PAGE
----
CHILDREN AND MYOPIA
Children are often on mobile devices, tablets, computers, or even sitting too close to the T.V. This has been the cause of conception that children’s eyes would be negatively impacted over short periods of time. However, Associate Professor Scott Read, director of research at QUT’s School of Optometry and Vision Science, said it was not ‘near work’ on computer and other screens causing myopia, but a lack of adequate outdoor light.
“While screens are contributing to children spending more time indoors than in previous years, the research shows they are not the direct cause of the increased incidence of short-sightedness,” Professor Read said. “Optometrists need to make their patients aware that less than 60 minutes exposure to light outdoors per day is a risk factor for myopia. It looks like even for those with myopia already, increasing time outside is likely to reduce progression.”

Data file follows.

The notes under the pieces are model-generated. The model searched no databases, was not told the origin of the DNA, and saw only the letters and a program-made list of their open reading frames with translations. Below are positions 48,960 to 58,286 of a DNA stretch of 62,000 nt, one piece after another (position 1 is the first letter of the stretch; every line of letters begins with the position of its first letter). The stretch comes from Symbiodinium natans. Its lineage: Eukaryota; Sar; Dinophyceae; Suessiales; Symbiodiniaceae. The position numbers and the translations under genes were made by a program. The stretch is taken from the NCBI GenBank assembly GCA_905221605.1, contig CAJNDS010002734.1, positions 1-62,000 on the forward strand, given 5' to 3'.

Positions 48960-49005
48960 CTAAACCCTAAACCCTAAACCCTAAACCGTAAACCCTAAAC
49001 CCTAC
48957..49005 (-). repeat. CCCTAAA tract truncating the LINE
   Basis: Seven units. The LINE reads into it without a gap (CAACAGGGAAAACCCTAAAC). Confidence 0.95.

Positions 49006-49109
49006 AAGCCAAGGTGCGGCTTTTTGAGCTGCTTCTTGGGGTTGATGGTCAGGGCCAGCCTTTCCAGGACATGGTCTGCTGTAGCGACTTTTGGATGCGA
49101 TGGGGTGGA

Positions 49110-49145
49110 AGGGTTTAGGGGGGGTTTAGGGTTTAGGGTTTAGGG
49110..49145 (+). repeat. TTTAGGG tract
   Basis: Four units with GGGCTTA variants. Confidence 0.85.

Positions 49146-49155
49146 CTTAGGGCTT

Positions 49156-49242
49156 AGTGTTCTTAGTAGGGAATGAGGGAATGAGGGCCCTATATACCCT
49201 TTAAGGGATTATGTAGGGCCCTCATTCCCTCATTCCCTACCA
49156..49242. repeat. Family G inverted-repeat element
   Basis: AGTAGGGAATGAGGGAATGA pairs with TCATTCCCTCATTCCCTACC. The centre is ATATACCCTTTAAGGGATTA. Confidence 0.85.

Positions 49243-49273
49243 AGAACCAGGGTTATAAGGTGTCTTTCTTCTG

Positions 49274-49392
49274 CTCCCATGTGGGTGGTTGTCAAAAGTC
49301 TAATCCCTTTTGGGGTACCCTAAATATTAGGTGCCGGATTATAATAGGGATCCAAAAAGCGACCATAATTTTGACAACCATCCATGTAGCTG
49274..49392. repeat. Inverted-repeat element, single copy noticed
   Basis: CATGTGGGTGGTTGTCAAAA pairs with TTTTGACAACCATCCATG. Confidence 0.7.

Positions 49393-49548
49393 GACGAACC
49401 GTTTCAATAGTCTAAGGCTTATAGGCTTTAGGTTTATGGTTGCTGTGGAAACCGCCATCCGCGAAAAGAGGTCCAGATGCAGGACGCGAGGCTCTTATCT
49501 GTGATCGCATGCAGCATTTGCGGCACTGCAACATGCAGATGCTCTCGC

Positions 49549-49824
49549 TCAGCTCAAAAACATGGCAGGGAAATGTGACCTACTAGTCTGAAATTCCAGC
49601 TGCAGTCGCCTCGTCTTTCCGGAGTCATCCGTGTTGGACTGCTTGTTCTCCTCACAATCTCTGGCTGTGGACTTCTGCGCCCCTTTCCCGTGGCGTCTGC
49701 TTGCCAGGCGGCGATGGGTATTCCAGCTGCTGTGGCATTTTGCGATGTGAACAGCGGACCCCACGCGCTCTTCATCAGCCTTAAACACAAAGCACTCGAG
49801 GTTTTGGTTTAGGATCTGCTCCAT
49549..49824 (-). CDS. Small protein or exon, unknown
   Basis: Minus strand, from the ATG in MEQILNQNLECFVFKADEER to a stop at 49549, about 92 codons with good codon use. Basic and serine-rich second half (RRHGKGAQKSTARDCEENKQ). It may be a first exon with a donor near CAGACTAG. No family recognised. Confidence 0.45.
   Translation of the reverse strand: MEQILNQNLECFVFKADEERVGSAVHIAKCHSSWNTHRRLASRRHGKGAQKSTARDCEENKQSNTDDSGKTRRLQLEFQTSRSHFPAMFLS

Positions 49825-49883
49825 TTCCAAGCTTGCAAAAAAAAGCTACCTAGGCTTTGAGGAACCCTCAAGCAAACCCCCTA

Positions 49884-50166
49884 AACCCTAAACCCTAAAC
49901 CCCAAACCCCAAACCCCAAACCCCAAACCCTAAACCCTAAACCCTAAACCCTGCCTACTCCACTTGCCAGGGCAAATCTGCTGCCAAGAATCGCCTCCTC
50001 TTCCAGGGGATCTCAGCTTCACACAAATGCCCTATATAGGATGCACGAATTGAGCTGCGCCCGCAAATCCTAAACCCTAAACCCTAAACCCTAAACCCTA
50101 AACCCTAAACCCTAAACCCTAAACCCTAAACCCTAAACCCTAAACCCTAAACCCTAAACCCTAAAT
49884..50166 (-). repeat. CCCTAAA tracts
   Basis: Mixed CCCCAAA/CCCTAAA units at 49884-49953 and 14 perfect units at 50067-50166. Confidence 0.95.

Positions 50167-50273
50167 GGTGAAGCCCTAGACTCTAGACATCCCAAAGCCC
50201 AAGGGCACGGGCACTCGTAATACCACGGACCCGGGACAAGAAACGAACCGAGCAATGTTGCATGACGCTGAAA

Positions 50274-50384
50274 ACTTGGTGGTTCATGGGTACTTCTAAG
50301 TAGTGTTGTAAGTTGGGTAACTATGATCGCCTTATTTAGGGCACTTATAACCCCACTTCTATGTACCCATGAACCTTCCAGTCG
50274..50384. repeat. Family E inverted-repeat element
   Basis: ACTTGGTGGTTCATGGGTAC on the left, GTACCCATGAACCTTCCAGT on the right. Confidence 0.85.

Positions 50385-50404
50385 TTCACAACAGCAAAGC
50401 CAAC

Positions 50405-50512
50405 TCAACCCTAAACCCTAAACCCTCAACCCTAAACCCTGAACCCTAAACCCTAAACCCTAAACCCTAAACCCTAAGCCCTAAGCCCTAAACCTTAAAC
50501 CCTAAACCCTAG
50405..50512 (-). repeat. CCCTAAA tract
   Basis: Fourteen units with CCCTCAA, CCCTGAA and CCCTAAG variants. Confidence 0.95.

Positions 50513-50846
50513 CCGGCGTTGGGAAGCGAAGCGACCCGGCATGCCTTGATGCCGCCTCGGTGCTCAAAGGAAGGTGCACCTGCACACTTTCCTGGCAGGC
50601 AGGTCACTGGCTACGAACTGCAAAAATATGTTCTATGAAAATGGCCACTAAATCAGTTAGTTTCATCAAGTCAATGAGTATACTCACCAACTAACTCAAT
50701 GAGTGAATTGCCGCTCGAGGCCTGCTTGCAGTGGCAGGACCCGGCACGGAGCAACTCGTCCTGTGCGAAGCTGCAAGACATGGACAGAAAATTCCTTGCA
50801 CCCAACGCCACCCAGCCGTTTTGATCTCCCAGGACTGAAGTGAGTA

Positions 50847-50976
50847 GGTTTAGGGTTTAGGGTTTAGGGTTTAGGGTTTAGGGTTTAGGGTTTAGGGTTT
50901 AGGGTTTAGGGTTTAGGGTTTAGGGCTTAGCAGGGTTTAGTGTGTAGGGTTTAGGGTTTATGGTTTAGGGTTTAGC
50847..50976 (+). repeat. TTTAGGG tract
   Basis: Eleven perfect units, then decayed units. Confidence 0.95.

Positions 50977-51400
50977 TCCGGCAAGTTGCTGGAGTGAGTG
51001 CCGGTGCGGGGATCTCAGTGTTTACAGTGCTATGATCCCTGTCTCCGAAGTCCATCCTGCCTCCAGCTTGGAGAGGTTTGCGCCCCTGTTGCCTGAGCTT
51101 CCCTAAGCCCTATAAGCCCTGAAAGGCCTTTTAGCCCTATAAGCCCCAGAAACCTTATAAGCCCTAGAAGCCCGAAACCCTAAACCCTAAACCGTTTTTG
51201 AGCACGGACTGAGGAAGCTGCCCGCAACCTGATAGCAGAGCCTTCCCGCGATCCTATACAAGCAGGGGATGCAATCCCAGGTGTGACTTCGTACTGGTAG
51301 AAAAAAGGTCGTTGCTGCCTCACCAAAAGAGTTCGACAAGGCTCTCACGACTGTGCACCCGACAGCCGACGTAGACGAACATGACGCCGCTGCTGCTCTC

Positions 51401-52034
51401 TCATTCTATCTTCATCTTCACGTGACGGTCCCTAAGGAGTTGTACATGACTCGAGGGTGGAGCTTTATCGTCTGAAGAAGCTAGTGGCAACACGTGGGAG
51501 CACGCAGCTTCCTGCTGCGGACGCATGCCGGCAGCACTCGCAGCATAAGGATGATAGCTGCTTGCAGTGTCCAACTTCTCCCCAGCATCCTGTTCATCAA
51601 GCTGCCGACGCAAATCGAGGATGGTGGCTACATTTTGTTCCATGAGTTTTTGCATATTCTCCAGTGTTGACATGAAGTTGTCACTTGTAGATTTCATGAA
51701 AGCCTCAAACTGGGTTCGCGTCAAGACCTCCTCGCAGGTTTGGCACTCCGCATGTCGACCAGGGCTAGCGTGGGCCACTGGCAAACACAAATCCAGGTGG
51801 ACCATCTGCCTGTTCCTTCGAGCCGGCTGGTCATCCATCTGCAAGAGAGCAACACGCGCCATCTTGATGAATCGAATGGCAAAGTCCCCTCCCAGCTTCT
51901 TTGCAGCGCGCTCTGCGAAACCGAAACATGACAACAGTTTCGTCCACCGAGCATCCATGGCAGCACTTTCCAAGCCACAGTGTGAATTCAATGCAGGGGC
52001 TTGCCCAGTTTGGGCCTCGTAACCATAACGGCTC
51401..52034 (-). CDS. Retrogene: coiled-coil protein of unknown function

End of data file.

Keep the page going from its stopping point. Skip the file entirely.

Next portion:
Myopia, or short-sightedness, could affect half of the world’s population by 2050.
A global study, published by the Brien Holden Vision Institute, announced that half the world’s population will be short-sighted by 2050 with many at risk of blindness and predicts that 10 percent of the world’s population will be at risk of blindness by the same time if steps are not taken to stop short-sightedness turning into high myopia, which is requiring glasses with a prescription of minus five or stronger.
It’s important to note that children should still wear sunglasses when spending time under the sun to protect their eyes from harmful UVB and UVA rays.
Read more on the Science Daily Post.